Ian Doescher (William Shakespeare's The Empire Striketh Back (William Shakespeare's Star Wars, #5))
Well, if my father comes down out of the stars, I hope he was Luke Skywalker rather than Jabba the Hutt.
Dean Koontz (Quicksilver)
Jabba the Hutt was originally meant to be a small furry creature.
Mariah Caitlyn (Random Star Wars Facts You Probably Don't Know: (Fun Facts and Secret Trivia))
sort of looks like Jabba the Hutt), with about a thousand
James Patterson (I Funny: A Middle School Story FREE PREVIEW)
¿Creen que la gente odia a los gordos? Pues imagínense a un gordo que trata de adelgazar. Provocaba el balrog en cualquiera. Las muchachas más dulces del mundo le decían las cosas más horribles, las señoras mayores farfullaban, Eres repugnante, repugnante, e incluso Melvin, que nunca había demostrado ninguna tendencia anti Óscar, empezó a llamarlo Jabba the Hutt, solo porque le dio la gana. Era pura locura.
Junot Díaz (The Brief Wondrous Life of Oscar Wao)
Hey,” Han said, “Jabba’s a friend of mine. You kill me, he won’t take it kindly.” The Priest laughed wheezily. “Hutts do not have friends,” he said. “Farewell, Solo.” Pointing the blaster at Han, the Priest’s small, stubby finger began to tighten on the trigger.
A.C. Crispin (Rebel Dawn (Star Wars: The Han Solo Trilogy, #3))
Meanwhile, at a Tokyo 7-Eleven, someone right now is choosing from a variety of bento boxes and rice bowls, delivered that morning and featuring grilled fish, sushi, mapo tofu, tonkatsu, and a dozen other choices. The lunch philosophy at Japanese 7-Eleven? Actual food. On the day we missed out on fresh soba, Iris had a tonkatsu bento, and I chose a couple of rice balls (onigiri), one filled with pickled plum and the other with spicy fish roe. For $1.50, convenience store onigiri encapsulate everything that is great about Japanese food and packaging. Let's start in the middle and work outward, like were building an onion. The core of an onigiri features a flavorful and usually salty filling. This could be an umeboshi (pickled apricot, but usually translated as pickled plum), as sour as a Sour Patch Kid; flaked salmon; or cod or mullet roe. Next is the rice, packed lightly by machine into a perfect triangle. Japanese rice is unusual among staple rices in Asia because it's good at room temperature or a little colder. Sushi or onigiri made with long-grain rice would be a chalky, crumbly disaster. Oishinbo argues that Japan is the only country in Asia that makes rice balls because of the unique properties of Japanese rice. I doubt this. Medium- and short-grain rices are also popular in parts of southern China, and presumably wherever those rices exist, people squish them into a ball to eat later, kind of like I used to do with a fistful of crustless white bread. (Come on, I can't be the only one.) Next comes a layer of cellophane, followed by a layer of nori and another layer of cellophane. The nori is preserved in a transparent shell for the same reason Han Solo was encased in carbonite: to ensure that he would remain crispy until just before eating. (At least, I assume that's what Jabba the Hutt had in mind.) You pull a red strip on the onigiri packaging, both layers of cellophane part, and a ready-to-eat rice ball tumbles into your hand, encased in crispy seaweed. Not everybody finds the convenience store onigiri packaging to be a triumph. "The seaweed isn't just supposed to be crunchy," says Futaki in Oishinbo: The Joy of Rice. "It tastes best when the seaweed gets moist and comes together as one with the rice." Yamaoka agrees. Jerk. Luckily, you'll find a few moist-nori rice balls right next to the crispy ones.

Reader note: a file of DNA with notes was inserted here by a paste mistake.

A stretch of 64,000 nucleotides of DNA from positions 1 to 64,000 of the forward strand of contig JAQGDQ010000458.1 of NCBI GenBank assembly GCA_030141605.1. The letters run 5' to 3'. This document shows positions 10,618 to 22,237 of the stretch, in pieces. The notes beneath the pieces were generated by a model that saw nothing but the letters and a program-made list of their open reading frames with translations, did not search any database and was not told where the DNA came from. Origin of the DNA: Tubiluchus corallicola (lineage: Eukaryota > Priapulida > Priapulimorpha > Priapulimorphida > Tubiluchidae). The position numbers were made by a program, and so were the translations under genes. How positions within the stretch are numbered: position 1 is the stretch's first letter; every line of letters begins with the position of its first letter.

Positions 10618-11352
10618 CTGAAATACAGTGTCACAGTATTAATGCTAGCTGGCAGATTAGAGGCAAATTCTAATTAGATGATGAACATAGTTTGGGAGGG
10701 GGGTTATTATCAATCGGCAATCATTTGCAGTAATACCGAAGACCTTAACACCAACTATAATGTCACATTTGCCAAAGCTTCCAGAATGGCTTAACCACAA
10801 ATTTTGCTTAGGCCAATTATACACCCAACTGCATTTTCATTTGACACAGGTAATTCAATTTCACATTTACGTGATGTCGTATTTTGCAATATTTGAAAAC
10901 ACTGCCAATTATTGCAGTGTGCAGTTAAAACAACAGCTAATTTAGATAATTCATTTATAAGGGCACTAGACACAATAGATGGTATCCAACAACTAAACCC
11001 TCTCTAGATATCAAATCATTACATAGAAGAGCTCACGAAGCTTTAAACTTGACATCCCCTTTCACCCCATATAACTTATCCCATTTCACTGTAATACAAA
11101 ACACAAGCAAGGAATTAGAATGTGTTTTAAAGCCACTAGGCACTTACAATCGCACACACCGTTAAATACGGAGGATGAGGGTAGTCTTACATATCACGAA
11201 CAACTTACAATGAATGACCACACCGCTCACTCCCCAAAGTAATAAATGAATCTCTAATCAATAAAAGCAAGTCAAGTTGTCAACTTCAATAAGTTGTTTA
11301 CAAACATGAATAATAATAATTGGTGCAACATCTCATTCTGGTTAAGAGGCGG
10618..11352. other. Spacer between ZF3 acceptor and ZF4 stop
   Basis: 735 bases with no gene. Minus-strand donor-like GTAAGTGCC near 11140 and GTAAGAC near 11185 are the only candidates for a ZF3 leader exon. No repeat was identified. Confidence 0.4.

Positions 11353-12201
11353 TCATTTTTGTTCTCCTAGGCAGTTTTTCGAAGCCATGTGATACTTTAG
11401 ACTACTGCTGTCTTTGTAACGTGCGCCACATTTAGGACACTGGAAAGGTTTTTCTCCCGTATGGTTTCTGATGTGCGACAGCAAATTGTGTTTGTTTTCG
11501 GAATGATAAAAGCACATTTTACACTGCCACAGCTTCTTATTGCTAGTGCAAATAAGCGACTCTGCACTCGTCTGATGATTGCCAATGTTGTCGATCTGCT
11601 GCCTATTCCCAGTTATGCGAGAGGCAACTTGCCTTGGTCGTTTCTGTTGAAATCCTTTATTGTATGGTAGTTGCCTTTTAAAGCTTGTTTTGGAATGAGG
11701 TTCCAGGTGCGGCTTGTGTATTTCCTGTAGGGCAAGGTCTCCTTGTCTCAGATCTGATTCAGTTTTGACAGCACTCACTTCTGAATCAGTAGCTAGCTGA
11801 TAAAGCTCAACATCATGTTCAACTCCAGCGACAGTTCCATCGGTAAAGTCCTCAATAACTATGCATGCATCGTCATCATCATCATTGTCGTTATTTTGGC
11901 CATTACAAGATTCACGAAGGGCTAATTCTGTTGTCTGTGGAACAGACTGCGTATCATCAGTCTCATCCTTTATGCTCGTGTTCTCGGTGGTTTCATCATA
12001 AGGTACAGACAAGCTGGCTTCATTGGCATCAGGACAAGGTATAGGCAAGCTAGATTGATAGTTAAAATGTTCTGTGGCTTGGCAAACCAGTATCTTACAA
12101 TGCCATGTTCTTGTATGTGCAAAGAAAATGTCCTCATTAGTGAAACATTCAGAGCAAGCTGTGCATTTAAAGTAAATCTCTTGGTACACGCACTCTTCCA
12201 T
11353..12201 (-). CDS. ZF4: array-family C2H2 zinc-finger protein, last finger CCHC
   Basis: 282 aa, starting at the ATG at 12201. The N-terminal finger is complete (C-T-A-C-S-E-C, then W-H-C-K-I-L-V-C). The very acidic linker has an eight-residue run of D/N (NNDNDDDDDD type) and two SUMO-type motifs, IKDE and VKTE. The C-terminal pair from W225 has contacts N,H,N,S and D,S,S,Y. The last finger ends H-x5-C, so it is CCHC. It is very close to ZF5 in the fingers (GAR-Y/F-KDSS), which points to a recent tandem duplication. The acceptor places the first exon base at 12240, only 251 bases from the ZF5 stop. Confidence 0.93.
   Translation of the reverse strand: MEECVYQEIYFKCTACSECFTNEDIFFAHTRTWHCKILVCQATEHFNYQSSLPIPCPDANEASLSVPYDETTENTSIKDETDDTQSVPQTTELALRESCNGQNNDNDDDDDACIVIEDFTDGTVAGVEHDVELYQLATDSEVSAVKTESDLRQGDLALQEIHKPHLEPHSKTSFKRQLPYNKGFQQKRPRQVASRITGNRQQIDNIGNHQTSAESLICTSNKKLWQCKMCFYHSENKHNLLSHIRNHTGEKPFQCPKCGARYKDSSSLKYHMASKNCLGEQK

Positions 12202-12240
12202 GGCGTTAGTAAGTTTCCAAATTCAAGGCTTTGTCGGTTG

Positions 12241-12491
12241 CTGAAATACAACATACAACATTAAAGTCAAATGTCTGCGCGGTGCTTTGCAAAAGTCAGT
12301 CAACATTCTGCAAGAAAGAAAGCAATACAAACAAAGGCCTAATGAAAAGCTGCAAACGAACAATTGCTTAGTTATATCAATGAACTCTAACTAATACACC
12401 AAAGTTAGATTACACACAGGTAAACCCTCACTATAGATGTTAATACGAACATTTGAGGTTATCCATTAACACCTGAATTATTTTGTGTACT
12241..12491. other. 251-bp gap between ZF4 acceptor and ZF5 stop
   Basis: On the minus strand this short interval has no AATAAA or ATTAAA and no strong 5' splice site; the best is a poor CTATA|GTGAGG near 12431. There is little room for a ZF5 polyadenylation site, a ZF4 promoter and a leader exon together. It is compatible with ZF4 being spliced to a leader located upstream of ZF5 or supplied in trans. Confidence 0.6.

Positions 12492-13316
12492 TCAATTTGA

Matthew Amster-Burton (Pretty Good Number One: An American Family Eats Tokyo)